A key concept in the CFF Definition of Freestyle, and unique
to CFF Freestyle, is that "A Freestyle presentation is always
accompanied by music selected to suit the rhythms of the dog." CFF
does not specifically address the handler’s rhythm other
than to say "all handler movements should complement and
enhance the dog’s movements," in other words the handler’s
rhythm should not become the primary focus of the performance.
The handler absolutely may, and frequently does, also move with
Every dog has a natural rhythm with which he moves in a comfortable
trot. With training this rhythm can be adjusted slightly but
dogs are not able to adjust over a wide range as people can.
Dogs have a taste in musical styles just as people do. If you
move your dogs to different types of music you will see their
preferences reflected in their bodies, in their eagerness to
move at all, in their tail set, in their ear set, etc. Some dogs
prefer Rock, some Classical, some Jazz or Blues or Country etc.
Dogs will also move more freely and happily when the musical
rhythm matches their own rhythm. When a dog likes the style of
music and it also matches his natural rhythm, he will glow, step
lighter and happier, and wag harder. This is the match we seek
These are new concepts to most of us and you will need to get
out your CDs, your boom box and your dogs to give it a try. Try
this in a group with different dogs and music so you can share
what you see with each other. This is truly a case of a picture
being worth a thousand words. You don’t need a background
in dance or music. Every human being has an instinctive understanding
of movement and rhythm. These instincts are part of being human
and living in a world filled with movement and rhythm. We all
find a summer breeze rippling a field of hay soothing while the
gusts and gales of a hurricane are jarring. Have you ever thought
about why, or, like most of us, simply accepted the fact? We
all live with natural rhythms such as our breathing and our heartbeat
and artificial ones such as the ticking of clocks and the cycles
of traffic lights. You will instinctively appreciate a dog moving
in harmony with music just as you enjoy a dancer moving in harmony
Many people have commented that they find moving contrary to
the rhythm of music to be uncomfortable and awkward. Don’t
you think our dogs would be more comfortable working to music
which fits their natural rhythms?
The handler is also frequently moving with the music, although
their footfalls may or may not match those of their dog step
for step. From a purely technical point of view it is possible
to analyze dog/handler teams on video, frame by frame, while
heeling in both freestyle and obedience. In most cases, but not
all, handler and dog footfalls have a consistent relationship,
varying from 1:1, 1:2, 2:3, etc. This relationship breaks down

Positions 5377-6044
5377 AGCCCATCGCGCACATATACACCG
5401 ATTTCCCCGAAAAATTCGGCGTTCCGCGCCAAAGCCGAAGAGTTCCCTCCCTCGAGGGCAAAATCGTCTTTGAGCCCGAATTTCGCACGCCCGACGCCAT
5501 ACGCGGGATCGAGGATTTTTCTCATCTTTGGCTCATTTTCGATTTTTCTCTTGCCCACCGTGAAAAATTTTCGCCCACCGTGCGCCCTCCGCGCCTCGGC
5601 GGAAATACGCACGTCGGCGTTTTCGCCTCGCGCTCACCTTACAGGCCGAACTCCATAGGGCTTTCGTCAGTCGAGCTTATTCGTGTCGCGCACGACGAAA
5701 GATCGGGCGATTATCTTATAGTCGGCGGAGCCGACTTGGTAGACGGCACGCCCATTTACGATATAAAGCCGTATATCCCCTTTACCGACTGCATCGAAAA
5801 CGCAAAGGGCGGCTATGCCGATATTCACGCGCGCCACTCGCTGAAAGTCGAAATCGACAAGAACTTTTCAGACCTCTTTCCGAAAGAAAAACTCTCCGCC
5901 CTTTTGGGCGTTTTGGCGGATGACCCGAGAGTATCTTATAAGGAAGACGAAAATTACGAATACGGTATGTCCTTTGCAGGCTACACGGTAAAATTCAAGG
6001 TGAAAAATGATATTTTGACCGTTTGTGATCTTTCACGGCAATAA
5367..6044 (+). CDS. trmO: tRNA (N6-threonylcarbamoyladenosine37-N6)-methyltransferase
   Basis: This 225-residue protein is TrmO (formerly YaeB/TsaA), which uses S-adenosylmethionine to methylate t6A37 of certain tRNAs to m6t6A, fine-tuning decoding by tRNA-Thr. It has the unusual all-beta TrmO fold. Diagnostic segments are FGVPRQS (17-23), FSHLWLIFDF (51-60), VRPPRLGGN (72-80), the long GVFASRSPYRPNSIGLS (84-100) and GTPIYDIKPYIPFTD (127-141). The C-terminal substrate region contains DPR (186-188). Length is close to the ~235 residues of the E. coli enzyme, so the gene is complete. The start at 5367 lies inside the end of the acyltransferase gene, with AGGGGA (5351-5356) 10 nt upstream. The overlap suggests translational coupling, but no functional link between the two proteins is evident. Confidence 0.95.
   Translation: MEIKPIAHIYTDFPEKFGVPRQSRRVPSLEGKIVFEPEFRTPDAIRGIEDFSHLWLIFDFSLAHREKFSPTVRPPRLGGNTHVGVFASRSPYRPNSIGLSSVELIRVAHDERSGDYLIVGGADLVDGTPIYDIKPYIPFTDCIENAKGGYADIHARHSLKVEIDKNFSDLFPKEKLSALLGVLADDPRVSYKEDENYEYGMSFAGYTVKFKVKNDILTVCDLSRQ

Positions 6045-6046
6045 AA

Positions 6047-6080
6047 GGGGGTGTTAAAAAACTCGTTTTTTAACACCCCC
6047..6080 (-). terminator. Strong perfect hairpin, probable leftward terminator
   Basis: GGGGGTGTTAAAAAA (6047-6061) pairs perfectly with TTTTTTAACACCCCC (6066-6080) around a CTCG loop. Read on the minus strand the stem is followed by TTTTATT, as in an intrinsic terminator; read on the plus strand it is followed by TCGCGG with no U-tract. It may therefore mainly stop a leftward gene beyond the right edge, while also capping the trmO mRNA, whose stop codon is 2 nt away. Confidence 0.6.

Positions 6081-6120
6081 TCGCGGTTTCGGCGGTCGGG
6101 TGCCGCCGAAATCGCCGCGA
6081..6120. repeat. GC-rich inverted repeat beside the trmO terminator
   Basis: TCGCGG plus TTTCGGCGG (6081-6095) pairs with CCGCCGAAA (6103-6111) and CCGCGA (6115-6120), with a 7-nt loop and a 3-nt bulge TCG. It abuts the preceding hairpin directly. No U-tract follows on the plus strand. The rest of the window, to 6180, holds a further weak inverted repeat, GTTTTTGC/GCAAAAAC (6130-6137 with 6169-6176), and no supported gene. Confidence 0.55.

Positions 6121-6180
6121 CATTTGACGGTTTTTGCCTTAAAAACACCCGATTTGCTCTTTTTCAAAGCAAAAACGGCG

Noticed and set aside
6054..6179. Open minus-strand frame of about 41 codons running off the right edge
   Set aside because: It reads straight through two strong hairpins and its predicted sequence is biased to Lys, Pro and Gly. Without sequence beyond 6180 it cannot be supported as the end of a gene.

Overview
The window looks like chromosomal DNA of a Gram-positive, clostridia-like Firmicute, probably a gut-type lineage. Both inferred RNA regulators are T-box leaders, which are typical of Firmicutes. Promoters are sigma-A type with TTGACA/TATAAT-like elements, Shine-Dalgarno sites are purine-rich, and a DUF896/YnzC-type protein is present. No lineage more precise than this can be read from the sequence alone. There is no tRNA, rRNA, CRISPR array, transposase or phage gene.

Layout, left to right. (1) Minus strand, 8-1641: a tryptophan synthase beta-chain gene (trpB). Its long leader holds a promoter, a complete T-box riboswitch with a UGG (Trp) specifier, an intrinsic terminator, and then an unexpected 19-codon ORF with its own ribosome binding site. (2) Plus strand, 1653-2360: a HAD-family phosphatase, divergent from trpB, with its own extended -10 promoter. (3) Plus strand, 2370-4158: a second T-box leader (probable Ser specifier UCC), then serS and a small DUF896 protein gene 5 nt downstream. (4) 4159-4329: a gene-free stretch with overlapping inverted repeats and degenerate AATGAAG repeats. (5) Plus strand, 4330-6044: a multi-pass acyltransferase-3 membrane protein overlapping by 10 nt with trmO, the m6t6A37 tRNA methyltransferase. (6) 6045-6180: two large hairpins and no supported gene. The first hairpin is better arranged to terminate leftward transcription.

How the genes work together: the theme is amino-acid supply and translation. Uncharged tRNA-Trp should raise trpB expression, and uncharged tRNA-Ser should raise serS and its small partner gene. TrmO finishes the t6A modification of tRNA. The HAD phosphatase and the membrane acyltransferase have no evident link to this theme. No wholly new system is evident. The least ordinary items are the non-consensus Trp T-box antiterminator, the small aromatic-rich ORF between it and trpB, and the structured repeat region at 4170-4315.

at different paces and with tiny dogs which are not trotting.
However, looking past the strict technical relationship, what
you see is a human being and a dog who have established a smooth
rhythm together, a fluid forward motion showing unison and harmony.
They have probably spent a multitude of hours developing that
oneness and harmony which few have ever analyzed to the level
of footfalls. They don’t need to - they can feel the unity
This footfall evaluation is one way to describe what most of
us understand instinctively, but have never analyzed on an intellectual
level. We’ve never had reason to think about it before.
Whether the dog’s rhythm matches the music with all four
feet, just two or on a regular single footfall, on halftime or
double-time, we all recognize the harmony because the effect
is pleasing to our eye.
When more complex or tighter movement precludes a technical
analysis of footfalls the rest of the dog’s body can surely
move with the music and again you will instinctively recognize
the natural harmony. There is more to a dog than just his feet.
There are some styles of music which have no distinct underlying
rhythm but there is a flow which a dancer or a dog can join and
become part of. When music and movement harmonize the result
is beautiful and joyful. We recognize that at a basic, non-intellectual
Just as in evaluating a dog for conformation where you must
consider the whole dog, not just the parts, so when evaluating
Freestyle movement overanalysis of parts - feet, tail, head,
body - results in loss of the whole picture. You can analyze
a Mozart piano concerto note by note and still not fathom the
genius of the whole piece. The whole is greater than the sum
of the parts.
CFF freestyle is based on the natural rhythms of our dogs. Find
those rhythms, find music which fits those rhythms and then let
your creativity flow in choreographing your routine. We have
barely scratched the surface in exploring the movement and training
capabilities of our dogs. The creative possibilities are enormous
in developing, training and guiding our dogs’ natural rhythms.
This approach does not involve complex and unexplored training
techniques but grows out of our innate sense of pleasure in observing
teamwork and movement which is harmonious and joyful. And, while
an audience educated in dogwork will also appreciate the training
involved, an audience unfamiliar with dogs will also enjoy and
appreciate a performance based on natural rhythms just as they
instinctively enjoy the grace and beauty of an Olympic skater.